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Figure 1. The 100,000+ negative cloud-to-ground lightning strokes on 17 June 2005 color-coded by time, with LASA receiving station locations shown as red triangles. Approximate ionospheric regions probed by LNK, LAM, and LBB shown as shaded ovals. Measured azimuthal and radial propagation directions are shown by the arrows.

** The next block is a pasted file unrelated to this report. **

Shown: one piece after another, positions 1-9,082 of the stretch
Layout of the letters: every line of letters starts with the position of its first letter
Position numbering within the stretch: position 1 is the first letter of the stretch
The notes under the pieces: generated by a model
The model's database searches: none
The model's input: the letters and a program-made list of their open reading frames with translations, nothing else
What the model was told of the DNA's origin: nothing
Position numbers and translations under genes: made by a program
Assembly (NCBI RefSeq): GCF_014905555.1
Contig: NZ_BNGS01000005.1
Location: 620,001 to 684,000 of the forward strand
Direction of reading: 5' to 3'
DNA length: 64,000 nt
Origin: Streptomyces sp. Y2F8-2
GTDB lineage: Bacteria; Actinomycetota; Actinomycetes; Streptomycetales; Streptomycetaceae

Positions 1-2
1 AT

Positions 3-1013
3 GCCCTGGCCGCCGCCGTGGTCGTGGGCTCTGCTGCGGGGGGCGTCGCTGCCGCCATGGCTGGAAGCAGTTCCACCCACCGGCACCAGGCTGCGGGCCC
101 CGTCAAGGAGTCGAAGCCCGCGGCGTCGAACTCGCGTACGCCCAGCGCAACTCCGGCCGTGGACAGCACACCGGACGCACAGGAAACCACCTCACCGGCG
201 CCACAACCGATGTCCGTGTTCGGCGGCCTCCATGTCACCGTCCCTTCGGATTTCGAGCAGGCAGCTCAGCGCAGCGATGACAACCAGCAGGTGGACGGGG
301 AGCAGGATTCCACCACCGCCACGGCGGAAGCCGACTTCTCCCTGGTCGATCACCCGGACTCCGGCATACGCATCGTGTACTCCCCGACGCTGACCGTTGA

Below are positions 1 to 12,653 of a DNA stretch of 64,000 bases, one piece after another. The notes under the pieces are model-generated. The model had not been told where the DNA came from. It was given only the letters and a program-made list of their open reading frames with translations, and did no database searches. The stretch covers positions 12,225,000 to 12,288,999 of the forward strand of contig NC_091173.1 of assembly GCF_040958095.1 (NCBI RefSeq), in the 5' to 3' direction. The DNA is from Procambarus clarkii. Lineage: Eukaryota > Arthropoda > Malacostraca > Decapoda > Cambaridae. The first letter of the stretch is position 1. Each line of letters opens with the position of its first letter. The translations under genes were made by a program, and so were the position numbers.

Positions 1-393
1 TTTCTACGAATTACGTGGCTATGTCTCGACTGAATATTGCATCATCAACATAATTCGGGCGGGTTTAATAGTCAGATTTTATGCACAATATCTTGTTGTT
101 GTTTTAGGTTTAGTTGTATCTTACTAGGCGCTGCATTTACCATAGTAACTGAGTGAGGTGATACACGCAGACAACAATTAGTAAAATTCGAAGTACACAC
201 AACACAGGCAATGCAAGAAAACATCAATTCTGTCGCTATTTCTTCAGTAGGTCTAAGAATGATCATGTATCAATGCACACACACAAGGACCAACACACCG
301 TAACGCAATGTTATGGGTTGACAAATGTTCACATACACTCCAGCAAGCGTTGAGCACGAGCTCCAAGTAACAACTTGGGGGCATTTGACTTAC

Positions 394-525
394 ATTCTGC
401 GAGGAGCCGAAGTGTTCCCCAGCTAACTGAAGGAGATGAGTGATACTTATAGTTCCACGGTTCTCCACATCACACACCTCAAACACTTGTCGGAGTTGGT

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[6] The VLF/LF signal from each lightning stroke propagates to the receiving stations at distances of 350 to 1000 km as a direct ground wave followed by a delayed ionospheric reflection. The time delay and magnitude of the ionospheric reflection vary as the D-layer height and electron density is modified. Each signal can be received at 6 LASA stations, meaning that each lightning stroke can be used to probe the ionosphere in up to 6 locations (midway between the lightning and each station). For this study, the waveforms from the individual stations are band-pass filtered to 60–120 kHz, the same as the high band in [Lay and Shao, 2011]. (Note that the frequency bands were mistakenly documented in [Lay and Shao, 2011] by a factor of 2 and were actually 0–60 kHz for low band and 60–120 kHz for high band.) The time delay between the ground wave and the first-hop ionospheric reflection is measured, and an apparent ionospheric height (h) is determined from this time delay by using simple spherical geometry and assuming speed-of-light propagation. In addition, the peak reflection ratio (R) is measured by the magnitude of electric field of the ionospheric reflection over the magnitude of the electric field of the ground wave [Lay and Shao, 2011]. This ratio differs from a normally defined ionospheric reflectivity that compares the reflected signal against the incident signal at the lower ionospheric boundary. Instead, R is a measure of the E-field peak ratio between the reflected and ground wave at the sensor location. The measurementsh and Rdepend on lightning-to-station distance because of the non-specular nature of the ionospheric reflection boundary. The average dependence is removed by using the method described byLay and Shao [2011], which results in the quantities of Δh and ΔR for the perturbations in height and peak reflection ratio.